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dc.contributor.advisorDavid L. Waring and David H. Staelin.en_US
dc.contributor.authorYip, Gina F. (Gina Fui Yuen), 1978-en_US
dc.contributor.otherMassachusetts Institute of Technology. Dept. of Electrical Engineering and Computer Science.en_US
dc.date.accessioned2005-05-19T15:05:11Z
dc.date.available2005-05-19T15:05:11Z
dc.date.copyright2001en_US
dc.date.issued2001en_US
dc.identifier.urihttp://hdl.handle.net/1721.1/16867
dc.descriptionThesis (M.Eng.)--Massachusetts Institute of Technology, Dept. of Electrical Engineering and Computer Science, 2001.en_US
dc.descriptionIncludes bibliographical references (p. 100-101).en_US
dc.descriptionThis electronic version was submitted by the student author. The certified thesis is available in the Institute Archives and Special Collections.en_US
dc.description.abstractThis thesis describes the work done to research, implement, and compare various algorithms for the cancellation of echoes in a home environment, where the room impulse response is unknown and variable. The general problem, where the speaker's movements are completely unrestricted, is a very hard one, and research in this area has only begun in the last several years. Therefore, this thesis addresses a simplified version of the problem, where the impulse response of the multipath environment is assumed to be stationary within the duration of a verbal command. Given this assumption, which is reasonable for most situations, algorithms based on the complex cepstrum, autocorrelation, and delay and sum methods of echo cancellation were chosen and developed for the study. Many simulation tests were done to determine the behavior of the algorithms under different echo environments. The test signals were based on the simple delay and attenuation echo model with one microphone, and on a more realistic echo model, generated by the Cool Edit Pro software, with one or three microphones. The performance metrics were the number of errors and the percent of improvement in speech recognition by Dragon Systems' Naturally Speaking software. The results showed vast improvement for the cepstral domain methods on the simple echo signals, but the numbers were mixed for the complex model, one microphone cases. However, with three microphones, the delay and sum algorithm showed consistent improvement. Given that research in this specific area of 3D echo cancellation in a home environment, where 3D refers to the moving speech source, is still in its early stage, the results are encouraging.en_US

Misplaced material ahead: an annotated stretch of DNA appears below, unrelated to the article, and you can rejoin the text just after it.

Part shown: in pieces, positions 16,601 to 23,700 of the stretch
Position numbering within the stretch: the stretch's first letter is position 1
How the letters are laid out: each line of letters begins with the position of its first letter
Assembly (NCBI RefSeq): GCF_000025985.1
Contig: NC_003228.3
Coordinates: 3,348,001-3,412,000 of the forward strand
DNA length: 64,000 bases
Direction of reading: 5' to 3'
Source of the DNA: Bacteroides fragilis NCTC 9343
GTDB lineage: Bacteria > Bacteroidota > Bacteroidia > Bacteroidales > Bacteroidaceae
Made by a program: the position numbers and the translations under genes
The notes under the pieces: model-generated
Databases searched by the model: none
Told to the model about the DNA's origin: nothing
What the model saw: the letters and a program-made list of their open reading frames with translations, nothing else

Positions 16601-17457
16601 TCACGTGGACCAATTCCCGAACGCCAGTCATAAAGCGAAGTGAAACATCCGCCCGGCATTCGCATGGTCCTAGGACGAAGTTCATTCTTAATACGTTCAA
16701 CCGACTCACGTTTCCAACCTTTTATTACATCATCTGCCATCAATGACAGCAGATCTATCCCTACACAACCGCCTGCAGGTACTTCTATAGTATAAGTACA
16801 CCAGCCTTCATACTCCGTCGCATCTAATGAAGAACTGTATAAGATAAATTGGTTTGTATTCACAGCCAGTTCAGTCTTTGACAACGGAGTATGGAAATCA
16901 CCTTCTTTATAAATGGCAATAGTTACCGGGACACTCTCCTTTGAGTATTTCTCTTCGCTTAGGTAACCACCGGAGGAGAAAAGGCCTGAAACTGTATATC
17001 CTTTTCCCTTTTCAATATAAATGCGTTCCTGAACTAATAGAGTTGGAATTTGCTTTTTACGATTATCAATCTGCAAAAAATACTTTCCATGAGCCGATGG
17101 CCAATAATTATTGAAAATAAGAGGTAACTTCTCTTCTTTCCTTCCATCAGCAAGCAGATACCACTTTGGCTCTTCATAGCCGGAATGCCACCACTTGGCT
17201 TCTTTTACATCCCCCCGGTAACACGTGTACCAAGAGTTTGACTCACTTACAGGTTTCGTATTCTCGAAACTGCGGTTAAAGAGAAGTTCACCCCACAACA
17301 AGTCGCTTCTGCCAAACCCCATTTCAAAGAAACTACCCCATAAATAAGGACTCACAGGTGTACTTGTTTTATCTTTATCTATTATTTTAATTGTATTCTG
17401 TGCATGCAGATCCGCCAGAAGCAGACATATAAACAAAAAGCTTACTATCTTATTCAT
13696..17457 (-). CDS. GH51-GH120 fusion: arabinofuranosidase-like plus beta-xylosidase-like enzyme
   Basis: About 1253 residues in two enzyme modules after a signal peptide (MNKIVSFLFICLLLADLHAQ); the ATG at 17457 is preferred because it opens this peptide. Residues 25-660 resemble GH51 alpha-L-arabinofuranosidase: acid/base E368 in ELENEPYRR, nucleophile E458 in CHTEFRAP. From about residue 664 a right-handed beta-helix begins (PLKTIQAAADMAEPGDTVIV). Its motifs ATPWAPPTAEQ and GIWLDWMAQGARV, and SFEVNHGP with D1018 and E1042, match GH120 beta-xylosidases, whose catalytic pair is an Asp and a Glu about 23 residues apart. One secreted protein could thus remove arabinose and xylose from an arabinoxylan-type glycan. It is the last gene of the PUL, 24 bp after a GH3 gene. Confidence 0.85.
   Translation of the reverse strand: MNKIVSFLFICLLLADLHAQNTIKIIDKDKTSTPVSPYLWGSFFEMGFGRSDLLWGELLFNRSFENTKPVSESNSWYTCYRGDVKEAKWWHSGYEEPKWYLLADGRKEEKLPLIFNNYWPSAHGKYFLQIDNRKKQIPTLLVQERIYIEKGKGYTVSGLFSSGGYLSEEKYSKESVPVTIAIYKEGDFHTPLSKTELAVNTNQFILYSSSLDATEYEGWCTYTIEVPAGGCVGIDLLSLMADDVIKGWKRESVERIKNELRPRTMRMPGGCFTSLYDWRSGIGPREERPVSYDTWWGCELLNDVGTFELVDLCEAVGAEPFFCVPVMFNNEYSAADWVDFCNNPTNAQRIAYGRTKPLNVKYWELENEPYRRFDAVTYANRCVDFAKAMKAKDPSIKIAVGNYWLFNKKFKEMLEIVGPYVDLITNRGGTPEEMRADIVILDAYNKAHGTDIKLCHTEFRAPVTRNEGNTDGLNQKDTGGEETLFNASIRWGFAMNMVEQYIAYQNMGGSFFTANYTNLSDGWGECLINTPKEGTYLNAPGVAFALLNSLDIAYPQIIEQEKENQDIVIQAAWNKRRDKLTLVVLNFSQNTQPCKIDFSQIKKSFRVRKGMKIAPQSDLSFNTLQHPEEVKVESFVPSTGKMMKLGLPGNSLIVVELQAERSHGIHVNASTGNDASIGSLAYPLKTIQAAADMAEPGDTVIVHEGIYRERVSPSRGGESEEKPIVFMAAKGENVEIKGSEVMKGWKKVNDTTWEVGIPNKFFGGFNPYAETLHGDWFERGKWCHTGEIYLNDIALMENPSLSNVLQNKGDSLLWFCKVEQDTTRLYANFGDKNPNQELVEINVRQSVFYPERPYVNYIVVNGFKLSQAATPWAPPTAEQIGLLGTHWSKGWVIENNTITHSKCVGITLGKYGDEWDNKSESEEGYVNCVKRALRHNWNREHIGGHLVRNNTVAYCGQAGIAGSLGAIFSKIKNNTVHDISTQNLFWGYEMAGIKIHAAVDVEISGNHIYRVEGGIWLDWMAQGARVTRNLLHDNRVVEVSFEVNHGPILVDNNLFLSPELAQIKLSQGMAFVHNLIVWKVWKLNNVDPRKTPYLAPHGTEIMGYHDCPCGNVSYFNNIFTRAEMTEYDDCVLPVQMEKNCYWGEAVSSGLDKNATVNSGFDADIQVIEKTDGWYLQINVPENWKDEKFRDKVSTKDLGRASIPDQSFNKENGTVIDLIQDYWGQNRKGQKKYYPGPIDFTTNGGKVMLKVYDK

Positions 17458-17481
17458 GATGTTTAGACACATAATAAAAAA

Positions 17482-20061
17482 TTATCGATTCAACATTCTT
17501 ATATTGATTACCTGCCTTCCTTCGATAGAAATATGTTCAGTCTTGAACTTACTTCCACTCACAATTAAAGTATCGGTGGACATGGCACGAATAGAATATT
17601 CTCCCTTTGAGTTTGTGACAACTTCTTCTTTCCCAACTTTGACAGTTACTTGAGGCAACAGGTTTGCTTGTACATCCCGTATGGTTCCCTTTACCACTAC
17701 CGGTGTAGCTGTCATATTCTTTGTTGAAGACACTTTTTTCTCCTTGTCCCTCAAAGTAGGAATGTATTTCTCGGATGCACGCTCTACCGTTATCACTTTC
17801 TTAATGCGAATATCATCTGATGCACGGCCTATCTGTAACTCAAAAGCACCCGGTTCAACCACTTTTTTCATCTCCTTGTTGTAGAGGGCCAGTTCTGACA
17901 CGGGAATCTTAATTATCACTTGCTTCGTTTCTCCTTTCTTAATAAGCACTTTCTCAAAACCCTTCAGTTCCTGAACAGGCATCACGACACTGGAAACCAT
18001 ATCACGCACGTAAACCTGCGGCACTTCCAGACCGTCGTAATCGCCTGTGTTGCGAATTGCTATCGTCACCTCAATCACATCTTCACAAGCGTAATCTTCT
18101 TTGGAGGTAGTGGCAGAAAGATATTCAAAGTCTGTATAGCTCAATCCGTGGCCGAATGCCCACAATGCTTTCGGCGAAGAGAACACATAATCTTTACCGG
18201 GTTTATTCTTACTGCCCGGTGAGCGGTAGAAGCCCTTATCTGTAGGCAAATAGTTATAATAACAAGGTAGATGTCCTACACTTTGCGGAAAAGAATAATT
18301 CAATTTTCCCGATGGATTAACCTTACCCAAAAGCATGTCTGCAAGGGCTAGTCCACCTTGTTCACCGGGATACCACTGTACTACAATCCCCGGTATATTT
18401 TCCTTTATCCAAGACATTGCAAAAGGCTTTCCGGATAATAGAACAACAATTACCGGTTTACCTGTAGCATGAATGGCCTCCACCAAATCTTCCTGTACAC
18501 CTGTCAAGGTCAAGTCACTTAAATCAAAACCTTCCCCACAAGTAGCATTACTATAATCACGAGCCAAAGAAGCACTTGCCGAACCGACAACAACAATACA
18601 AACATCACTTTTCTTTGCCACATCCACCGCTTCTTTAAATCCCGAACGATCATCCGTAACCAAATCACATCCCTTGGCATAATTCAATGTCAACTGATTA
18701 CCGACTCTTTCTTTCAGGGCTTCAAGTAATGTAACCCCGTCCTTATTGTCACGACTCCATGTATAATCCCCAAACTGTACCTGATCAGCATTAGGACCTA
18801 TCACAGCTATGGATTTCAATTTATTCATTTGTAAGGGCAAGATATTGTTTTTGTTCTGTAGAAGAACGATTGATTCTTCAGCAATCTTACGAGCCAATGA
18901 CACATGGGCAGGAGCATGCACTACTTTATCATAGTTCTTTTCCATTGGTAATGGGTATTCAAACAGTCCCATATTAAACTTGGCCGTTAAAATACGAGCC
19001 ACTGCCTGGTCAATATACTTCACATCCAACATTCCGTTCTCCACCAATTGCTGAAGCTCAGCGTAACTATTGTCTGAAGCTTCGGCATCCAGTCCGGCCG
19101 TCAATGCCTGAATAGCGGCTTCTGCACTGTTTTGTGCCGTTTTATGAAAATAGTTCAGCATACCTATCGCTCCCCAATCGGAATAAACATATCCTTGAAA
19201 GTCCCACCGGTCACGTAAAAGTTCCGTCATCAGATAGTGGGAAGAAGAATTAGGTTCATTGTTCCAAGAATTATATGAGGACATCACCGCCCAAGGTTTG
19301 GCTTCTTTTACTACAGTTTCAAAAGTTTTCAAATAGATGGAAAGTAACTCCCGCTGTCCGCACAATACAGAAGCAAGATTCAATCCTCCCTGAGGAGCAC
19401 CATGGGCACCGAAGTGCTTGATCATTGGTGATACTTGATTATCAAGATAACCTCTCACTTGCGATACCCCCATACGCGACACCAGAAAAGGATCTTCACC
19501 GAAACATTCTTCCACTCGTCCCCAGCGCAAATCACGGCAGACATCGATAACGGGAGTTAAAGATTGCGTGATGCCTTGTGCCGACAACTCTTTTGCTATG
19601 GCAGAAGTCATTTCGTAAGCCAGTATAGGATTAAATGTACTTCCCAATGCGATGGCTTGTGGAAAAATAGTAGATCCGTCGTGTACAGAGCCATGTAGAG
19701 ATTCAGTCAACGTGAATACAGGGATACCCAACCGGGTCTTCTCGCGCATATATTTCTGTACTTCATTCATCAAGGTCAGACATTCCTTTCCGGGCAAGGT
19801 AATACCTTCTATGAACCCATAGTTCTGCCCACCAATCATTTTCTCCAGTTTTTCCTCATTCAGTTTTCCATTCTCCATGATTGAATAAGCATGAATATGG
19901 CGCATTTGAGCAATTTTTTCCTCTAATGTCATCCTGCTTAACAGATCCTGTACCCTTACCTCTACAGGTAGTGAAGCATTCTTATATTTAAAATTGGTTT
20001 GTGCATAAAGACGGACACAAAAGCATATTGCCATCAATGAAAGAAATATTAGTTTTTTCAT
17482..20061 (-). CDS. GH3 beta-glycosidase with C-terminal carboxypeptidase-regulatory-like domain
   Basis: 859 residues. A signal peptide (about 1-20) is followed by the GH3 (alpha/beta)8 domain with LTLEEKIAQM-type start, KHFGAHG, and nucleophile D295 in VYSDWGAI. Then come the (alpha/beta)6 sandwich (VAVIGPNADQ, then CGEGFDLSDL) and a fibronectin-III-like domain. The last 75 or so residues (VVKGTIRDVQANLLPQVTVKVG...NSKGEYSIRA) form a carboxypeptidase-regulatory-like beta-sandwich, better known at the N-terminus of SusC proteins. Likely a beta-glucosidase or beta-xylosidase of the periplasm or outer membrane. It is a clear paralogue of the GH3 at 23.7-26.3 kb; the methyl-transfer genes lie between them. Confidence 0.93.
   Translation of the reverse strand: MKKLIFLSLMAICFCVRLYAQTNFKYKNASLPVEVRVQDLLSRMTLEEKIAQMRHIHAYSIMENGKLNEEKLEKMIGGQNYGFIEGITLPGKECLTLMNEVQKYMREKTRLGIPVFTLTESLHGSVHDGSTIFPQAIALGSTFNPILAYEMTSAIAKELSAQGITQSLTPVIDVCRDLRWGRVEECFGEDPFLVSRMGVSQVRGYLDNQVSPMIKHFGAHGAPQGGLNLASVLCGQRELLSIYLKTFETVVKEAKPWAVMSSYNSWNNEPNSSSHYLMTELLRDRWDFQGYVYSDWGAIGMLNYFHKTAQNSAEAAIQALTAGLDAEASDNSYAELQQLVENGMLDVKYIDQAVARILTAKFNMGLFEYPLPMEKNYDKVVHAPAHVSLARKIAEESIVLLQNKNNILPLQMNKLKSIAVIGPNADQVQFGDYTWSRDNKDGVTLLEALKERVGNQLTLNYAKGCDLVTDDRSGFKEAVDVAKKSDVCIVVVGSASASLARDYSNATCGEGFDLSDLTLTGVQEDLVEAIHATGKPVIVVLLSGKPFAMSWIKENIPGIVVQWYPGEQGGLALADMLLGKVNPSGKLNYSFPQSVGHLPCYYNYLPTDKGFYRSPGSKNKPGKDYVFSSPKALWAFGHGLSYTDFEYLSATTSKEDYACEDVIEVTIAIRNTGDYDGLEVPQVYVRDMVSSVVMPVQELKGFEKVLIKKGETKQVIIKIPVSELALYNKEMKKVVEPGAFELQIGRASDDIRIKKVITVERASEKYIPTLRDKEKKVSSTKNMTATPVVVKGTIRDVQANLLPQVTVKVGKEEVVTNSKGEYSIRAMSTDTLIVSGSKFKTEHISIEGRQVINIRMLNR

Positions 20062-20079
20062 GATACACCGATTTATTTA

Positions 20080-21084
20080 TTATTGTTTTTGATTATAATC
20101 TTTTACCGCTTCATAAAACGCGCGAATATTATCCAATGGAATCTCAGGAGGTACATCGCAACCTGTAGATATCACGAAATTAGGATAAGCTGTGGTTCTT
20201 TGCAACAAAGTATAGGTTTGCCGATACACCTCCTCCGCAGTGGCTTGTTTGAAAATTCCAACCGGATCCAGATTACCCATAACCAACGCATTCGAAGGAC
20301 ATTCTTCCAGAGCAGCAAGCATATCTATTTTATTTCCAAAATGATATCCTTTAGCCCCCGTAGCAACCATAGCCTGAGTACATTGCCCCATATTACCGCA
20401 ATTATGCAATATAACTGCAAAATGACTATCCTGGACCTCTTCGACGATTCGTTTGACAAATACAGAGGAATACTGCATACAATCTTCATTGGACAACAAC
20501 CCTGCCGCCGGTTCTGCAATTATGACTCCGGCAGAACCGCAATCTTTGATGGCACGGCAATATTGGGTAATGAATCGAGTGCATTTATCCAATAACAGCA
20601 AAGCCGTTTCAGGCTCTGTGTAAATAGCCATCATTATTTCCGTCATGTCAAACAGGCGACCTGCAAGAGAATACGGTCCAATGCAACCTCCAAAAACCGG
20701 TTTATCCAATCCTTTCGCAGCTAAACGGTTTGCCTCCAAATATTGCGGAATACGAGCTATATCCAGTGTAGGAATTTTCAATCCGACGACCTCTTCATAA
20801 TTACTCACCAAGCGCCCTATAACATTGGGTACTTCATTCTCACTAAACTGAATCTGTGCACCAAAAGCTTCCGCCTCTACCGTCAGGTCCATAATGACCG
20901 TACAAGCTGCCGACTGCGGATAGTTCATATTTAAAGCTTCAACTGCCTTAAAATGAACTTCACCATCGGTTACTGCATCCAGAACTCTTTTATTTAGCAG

dc.description.statementofresponsibilityby Gina F. Yip.en_US
dc.format.extent101 p.en_US
dc.format.extent906287 bytes
dc.format.extent905998 bytes
dc.format.mimetypeapplication/pdf
dc.format.mimetypeapplication/pdf
dc.language.isoengen_US
dc.publisherMassachusetts Institute of Technologyen_US
dc.rightsM.I.T. theses are protected by copyright. They may be viewed from this source for any purpose, but reproduction or distribution in any format is prohibited without written permission. See provided URL for inquiries about permission.en_US
dc.rights.urihttp://dspace.mit.edu/handle/1721.1/7582
dc.subjectElectrical Engineering and Computer Science.en_US
dc.title3D echo cancellation in a home environmenten_US
dc.title.alternativeThree-dimensional echo cancellation in a home environmenten_US
dc.typeThesisen_US
dc.description.degreeM.Eng.en_US
dc.contributor.departmentMassachusetts Institute of Technology. Dept. of Electrical Engineering and Computer Science.en_US
dc.identifier.oclc51677320en_US


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